Have you ever found yourself holding an empty aluminum can or plastic bottle with no recycling container in sight? University of Georgia researchers have developed a mobile app for that.
WeRecyle is an application built by UGA College of Agricultural and Environmental Sciences engineers to help people find recycling bins closest to them in town.
“On-the-go recycling and litter avoidance are pressing issues,” said Jenna Jambeck, assistant professor of environmental engineering at UGA and one of the apps’ developers. “Our app allows users to not only find somewhere to properly manage trash if needed, but also to encourage them to recycle it. Instead of throwing a recyclable in the trash, they might find a recycle bin just around the corner.”
According to the U.S. Environmental Protection Agency as much as 40 percent of waste is generated outside the home. Of that, 38 percent is paper, 29 percent is plastic.
The application connects to Google maps and shows a circumference around the user providing step-by-step directions to the nearest recycling bin or trashcan. The community-based map began with the mapping of trashcans and recycle bins on the UGA campus in Athens, Ga. Other communities can download the app and log their own cities.
“We are looking for communities to send us data on or log their bins. We need them to help us populate it,” she said.
Recycling efforts will eventually be posted on the WeRecycle website at http://werecycle.engr.uga.edu/.
Communities can register with WeRecycle and share recycling and trashcans locations. If communities have the information it can be imported into the app. WeRecycle can share the information in a format that can be incorporated into city maps. Citizens can also communicate their recycling needs.
“WeRecycle empowers you to tell your community where bins and trash cans need to be located,” Jambeck said. “We are reaching out to communities and having them engage with their leaders and communicate these needs.”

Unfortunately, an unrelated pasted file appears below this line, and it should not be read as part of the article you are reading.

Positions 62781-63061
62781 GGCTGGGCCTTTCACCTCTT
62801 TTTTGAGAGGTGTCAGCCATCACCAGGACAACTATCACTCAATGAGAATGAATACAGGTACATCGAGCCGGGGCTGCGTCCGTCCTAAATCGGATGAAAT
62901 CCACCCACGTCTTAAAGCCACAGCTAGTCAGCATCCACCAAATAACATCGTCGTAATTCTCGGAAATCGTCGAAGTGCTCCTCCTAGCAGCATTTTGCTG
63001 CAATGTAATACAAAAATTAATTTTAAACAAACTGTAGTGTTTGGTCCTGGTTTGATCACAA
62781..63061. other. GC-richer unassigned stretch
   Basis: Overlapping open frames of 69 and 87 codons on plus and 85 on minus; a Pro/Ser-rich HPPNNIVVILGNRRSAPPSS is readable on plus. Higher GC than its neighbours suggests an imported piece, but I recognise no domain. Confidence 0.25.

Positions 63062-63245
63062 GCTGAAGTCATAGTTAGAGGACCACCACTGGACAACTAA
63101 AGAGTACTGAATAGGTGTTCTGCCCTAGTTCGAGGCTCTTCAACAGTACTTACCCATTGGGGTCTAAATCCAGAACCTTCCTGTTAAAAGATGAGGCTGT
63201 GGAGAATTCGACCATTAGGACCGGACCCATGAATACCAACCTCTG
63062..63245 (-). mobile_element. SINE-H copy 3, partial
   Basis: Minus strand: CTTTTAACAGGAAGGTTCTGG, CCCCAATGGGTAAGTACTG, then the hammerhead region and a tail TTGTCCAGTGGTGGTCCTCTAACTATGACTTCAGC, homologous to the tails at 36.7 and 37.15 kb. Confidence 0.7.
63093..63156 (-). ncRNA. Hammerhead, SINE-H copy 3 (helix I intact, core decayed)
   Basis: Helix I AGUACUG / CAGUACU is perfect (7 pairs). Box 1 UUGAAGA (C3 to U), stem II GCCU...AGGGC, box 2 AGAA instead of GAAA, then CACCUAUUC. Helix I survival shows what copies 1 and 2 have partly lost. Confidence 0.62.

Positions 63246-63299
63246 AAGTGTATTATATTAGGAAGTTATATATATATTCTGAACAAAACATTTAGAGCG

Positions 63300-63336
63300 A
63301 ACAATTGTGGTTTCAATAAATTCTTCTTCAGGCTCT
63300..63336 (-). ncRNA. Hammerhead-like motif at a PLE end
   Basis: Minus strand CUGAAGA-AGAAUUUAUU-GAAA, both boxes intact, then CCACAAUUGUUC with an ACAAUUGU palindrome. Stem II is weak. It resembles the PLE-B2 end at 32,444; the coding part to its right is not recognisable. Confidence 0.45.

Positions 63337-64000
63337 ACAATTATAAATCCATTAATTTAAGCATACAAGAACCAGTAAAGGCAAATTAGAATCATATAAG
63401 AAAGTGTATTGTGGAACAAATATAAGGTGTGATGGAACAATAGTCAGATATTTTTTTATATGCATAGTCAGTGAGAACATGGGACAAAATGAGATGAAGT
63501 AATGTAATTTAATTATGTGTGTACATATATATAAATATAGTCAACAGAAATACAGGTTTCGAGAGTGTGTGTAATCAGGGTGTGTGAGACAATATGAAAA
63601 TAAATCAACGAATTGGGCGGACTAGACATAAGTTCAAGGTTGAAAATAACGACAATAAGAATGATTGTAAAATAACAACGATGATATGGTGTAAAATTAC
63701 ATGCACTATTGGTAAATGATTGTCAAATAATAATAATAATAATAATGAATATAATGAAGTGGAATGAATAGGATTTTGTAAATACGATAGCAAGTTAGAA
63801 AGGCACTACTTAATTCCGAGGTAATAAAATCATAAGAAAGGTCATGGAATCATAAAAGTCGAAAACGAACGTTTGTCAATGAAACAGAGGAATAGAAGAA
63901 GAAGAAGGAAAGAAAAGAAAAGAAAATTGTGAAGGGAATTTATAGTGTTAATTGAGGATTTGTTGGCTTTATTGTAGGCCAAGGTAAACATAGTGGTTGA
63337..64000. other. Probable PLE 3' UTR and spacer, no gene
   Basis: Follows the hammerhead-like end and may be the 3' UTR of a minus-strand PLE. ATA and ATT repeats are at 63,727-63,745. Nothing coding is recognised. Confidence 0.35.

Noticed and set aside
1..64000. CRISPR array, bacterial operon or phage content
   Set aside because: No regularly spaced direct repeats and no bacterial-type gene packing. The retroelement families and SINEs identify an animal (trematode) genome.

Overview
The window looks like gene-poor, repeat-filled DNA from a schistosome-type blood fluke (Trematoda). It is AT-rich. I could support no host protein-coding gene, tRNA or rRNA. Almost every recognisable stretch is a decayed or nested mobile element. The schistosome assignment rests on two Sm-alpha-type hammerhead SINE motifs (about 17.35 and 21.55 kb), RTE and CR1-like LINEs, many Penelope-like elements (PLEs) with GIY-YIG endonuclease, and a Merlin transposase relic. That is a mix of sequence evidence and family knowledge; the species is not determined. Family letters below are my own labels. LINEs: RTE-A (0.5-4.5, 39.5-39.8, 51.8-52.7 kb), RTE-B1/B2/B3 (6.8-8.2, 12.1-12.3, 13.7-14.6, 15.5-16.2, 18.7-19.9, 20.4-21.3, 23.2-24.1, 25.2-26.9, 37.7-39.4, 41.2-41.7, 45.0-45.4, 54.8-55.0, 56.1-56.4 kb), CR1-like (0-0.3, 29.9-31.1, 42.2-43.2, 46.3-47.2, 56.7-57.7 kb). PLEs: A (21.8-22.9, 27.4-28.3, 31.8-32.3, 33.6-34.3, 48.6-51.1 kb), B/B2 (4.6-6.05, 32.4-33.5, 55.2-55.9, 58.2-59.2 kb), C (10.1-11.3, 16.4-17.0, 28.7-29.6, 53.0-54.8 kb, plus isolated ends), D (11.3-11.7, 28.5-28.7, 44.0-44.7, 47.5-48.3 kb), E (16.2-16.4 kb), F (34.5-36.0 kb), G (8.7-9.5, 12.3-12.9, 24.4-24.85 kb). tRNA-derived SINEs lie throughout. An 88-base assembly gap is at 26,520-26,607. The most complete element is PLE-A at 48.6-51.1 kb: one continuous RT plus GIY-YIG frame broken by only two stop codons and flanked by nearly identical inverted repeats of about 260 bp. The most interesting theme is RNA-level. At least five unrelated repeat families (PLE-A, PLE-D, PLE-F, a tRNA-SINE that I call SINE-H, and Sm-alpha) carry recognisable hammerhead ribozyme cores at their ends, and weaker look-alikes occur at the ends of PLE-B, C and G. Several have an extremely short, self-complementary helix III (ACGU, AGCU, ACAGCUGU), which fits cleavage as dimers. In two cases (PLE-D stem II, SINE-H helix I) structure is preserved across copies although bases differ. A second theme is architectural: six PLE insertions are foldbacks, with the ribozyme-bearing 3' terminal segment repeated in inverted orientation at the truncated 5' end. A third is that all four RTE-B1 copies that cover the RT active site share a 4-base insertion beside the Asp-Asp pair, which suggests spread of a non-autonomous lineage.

Event planners can register with WeRecycle and map the locations of temporary bins for events. Planners can also receive instant feedback from attendees, letting them know if the bins are located in the best areas.
“When placing bins as a coordinator, you try to put yourself in the shoes of a user, but you don’t necessarily know they are placed correctly until you notice litter, low recycling rates or contamination of recycling with trash. This app allows you to get feedback from your users before that happens,” she said.
WeRecycle was created as a part of a research project funded by the Environmental Research and Education Foundation and supports the EPA’s Recycling on the Go Initiative. Jambeck and co-developer Kyle Johnsen, along with graduate students Eliana Mozo-Reyes and Arya Basu, are conducting the research.
Jambeck and Johnsen are using the app in a case study to “examine the impacts to recycling in public areas in response to a combination of technological and psychological stimuli,” she said.
WeRecycle is a contestant in the challenge.gov contest. To vote, visit http://appsfortheenvironment.challenge.gov/submissions/4642-werecycle . Voting ends Oct. 7.
WeRecycle is the second app launched by UGA engineers to tackle litter issues. Marine Debris Tracker was launched in April to raise awareness about marine debris and decrease litter around beaches. The app has been downloaded more than 2,000 times with more than 5,600 debris items logged. For more information, see the website www.marinedebris.engr.uga.edu.
To watch a video about WeRecyle go to http://youtu.be/0v2iNr_y3t4.
(April R. Sorrow is a science writer with the University of Georgia Public Affairs Office.)